Today’s post is about reliving my fondest food memory. After all it has been more than a year since I last set foot on Melbourne soil (rectifying this soon). And more importantly, it’s also been more than a year since my last visit to Cumulus Inc, my favourite restaurant in the CBD of Melbourne (this may be slightly biased by the way but I guess many would still agree).
Cumulus Inc is an all-day casual restaurant located in Flinders Lane, owned by Chef Andrew McConnell (who also owns 2 other well-known restaurants Cutlet & Co and Golden Fields). The food there is what I would describe as iconic Melbournian food: not overly complicated but made with great produce. Most dishes showcase the natural flavours of ingredients, with influences from various cuisines. The signature dishes include Shakshouka (for breakfast), Tuna Tartare with Green Pea Salad, Whole Roasted Lamb Shoulder, the most delicious Lemon Curd Madeleine and of course my favourite dish: Middle Eastern style Spiced Cauliflower Salad with Goat’s Curd; a must order every visit.
Cauliflower is not the tastiest vegetable around but Cumulus Inc dressed it up so well it’s simply irresistible with spices, tangy, sweet and savoury combination and creamy goat’s curd. I had a strong craving the other day and decided to replicate the dish at home. The only problem I encountered is the difficulty of obtaining goat’s curd locally. If anyone know where I get find that in Klang Valley please let me know! But I must say the dish is still fabulous without it thanks to the toasted ground spices.
You might have noticed a few pink/red specks on my salad, that’s because I recently received a huge batch of Sumac from Shannon which she bought from Suria Jalan TAR. Sumac is an essential Middle Eastern spice which has a fruity-tart flavour, suitable for wide range of dishes. It’s also a great source of antioxidants, Vitamin C and Omega 3 too.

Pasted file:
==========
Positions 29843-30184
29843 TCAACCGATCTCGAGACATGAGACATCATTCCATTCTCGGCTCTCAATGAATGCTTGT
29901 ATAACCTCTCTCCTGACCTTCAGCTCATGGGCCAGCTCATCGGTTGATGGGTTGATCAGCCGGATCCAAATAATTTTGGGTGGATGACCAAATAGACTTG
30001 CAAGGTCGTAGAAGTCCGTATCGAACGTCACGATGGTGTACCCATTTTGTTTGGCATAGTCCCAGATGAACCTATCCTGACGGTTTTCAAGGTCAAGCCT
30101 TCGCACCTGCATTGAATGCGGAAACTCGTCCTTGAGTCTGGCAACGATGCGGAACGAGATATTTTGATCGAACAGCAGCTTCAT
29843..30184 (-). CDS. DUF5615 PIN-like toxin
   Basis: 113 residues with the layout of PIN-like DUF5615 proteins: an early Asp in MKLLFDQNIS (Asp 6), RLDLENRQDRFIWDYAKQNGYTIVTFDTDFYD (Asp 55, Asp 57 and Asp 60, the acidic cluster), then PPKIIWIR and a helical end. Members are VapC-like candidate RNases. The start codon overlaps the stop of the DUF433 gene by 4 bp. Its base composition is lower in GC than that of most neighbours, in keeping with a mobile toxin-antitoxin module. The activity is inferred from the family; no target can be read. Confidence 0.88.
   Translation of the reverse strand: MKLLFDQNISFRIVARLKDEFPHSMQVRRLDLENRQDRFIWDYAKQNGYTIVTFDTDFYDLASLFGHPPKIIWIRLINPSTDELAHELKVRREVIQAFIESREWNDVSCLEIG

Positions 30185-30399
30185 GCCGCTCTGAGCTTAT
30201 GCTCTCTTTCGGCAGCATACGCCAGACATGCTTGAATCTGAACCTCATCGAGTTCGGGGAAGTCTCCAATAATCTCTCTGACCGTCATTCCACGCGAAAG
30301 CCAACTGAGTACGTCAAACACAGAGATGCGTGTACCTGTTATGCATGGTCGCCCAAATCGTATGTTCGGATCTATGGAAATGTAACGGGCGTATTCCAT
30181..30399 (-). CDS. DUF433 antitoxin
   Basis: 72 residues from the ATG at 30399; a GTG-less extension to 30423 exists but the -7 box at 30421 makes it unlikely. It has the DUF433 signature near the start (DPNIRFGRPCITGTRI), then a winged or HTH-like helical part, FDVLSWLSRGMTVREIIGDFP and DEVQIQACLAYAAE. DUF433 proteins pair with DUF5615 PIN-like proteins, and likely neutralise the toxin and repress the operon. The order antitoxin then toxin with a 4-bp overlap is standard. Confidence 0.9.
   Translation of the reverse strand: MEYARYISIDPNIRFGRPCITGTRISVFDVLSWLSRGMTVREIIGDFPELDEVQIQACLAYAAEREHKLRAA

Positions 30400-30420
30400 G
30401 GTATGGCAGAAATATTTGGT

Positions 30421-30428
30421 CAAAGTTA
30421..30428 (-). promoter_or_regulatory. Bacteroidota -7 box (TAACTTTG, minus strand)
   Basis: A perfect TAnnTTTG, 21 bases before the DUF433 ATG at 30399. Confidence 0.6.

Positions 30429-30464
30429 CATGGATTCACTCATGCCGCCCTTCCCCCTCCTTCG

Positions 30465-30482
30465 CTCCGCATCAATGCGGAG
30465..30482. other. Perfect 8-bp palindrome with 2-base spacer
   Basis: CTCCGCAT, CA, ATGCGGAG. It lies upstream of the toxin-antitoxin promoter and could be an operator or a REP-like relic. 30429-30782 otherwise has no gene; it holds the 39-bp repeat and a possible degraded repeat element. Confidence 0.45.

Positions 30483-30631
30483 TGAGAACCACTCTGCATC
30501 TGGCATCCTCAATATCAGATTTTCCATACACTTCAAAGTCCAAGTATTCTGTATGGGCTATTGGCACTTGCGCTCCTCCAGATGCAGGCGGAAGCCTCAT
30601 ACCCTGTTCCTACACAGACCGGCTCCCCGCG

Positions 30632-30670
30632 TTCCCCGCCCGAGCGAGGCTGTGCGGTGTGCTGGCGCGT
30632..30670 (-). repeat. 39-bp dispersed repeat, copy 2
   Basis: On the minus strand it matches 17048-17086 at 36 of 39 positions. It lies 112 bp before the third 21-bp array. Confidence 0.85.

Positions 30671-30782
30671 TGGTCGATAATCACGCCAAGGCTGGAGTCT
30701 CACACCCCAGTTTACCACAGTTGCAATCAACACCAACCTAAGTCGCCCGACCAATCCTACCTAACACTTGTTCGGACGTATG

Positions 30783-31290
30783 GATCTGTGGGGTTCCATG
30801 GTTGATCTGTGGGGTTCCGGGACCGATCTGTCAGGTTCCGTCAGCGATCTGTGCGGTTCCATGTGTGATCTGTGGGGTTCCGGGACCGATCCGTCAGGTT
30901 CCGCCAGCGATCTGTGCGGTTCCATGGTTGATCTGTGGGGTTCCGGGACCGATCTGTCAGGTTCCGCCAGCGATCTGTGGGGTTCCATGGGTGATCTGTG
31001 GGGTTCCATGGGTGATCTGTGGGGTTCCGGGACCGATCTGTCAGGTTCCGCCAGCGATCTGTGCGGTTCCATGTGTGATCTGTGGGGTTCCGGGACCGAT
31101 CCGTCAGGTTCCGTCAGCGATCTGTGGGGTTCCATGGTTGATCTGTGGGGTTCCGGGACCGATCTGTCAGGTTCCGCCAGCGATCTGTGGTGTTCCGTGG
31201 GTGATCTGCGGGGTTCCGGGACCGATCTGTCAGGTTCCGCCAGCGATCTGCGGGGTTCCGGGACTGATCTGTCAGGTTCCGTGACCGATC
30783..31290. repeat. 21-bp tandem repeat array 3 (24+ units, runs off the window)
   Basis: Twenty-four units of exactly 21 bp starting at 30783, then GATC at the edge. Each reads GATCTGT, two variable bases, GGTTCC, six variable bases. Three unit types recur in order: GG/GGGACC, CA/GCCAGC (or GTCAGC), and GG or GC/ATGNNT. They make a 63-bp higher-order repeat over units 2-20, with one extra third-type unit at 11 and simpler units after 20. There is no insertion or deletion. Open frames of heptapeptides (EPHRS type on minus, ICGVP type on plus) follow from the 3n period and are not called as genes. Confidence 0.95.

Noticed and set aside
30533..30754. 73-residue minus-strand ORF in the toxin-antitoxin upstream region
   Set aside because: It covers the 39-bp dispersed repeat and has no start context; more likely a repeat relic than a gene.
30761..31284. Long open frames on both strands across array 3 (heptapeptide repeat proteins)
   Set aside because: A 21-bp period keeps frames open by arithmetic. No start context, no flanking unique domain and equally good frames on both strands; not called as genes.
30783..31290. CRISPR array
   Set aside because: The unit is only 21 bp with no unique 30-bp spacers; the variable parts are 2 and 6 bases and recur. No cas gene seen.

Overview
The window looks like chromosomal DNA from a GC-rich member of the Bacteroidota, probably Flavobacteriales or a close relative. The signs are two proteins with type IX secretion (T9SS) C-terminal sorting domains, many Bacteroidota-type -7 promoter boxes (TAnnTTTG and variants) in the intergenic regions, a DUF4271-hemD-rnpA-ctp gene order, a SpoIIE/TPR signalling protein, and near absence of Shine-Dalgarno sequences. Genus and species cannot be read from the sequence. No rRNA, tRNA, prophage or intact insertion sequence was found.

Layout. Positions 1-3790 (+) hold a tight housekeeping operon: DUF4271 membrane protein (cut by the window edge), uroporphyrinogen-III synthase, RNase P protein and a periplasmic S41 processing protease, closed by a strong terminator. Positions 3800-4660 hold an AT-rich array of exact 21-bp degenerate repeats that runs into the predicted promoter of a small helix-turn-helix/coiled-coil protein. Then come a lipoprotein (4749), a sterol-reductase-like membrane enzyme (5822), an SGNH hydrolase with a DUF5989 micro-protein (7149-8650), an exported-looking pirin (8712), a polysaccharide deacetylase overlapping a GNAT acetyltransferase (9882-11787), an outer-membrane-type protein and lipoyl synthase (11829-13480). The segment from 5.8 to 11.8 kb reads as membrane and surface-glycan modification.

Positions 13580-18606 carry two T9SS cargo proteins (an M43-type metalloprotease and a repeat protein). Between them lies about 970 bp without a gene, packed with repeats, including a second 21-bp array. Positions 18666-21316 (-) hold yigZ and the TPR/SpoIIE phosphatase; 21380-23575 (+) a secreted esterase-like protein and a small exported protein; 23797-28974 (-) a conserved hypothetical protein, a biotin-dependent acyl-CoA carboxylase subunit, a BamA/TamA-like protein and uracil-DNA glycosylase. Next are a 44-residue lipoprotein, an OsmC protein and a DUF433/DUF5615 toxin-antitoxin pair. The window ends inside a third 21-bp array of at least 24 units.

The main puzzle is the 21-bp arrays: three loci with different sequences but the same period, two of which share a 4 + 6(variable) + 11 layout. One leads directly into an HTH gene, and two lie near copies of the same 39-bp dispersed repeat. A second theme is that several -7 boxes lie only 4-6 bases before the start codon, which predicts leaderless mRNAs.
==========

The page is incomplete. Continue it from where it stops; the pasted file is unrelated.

Naturally, I used some for this salad along with lemon juice, which works fabulously.
Spiced cauliflower salad (Serves 4-6) without the Goat’s Curd
1 teaspoon coriander seeds
½ teaspoon cumin seeds
¼ teaspoon fennel seeds
8 white peppercorns
2 tablespoons extra virgin olive oil
2 spring onions, trimmed and finely sliced
Juice of 1 lemon
1 green bird’s eye chilli, sliced
Pinch of salt
Small handful of flat-leaf parsley leaves, finely chopped
Small handful of mint leaves
Optional if you have too much sumac like I do… add a pinch of sumac for garnish
Toast the coriander, cumin seeds, fennel seeds and peppercorns in a dry frying pan until aromatic. Remove and allow to cool, then grind to a coarse powder using a mortar and pestle or spice grinder.
Cut the head of the cauliflower into 2cm wide florets. Peel the main stem of the cauliflower, cut it in half lengthwise and then into 3mm slices. Toss the cauliflower in a large bowl with the olive oil. Warm a large non-stick frying pan over medium heat, add the cauliflower and sauté for a few minutes until golden and barely cooked through. Add the ground spices to the pan and continue to cook for another minute. Transfer the spiced cauliflower to a bowl and toss with the spring onion, lemon juice, green chilli and salt to taste. Leave for at least 10 minutes before serving to allow the flavours to develop.
Meanwhile, remove the pomegranate seeds from the bitter white pith and membranes. Toss the parsley and mint though the cauliflower and place the spiced cauliflower on top of the curd. To finish, sprinkle the pomegranate seeds over the salad.
If you want to copy it 100%, whisk 70g Goat’s curd and spoon onto the plate before adding the cauliflower. I think Greek Yoghurt is a pretty good substitute if you can’t find Goat’s curd.
I had the salad with some baked chicken thigh with sumac, and my craving was satisfied. Now that this dish is no longer on their menu (though I think the Broccoli Salad with Harissa also sounds very good), I’m glad I can make this whenever I feel like it.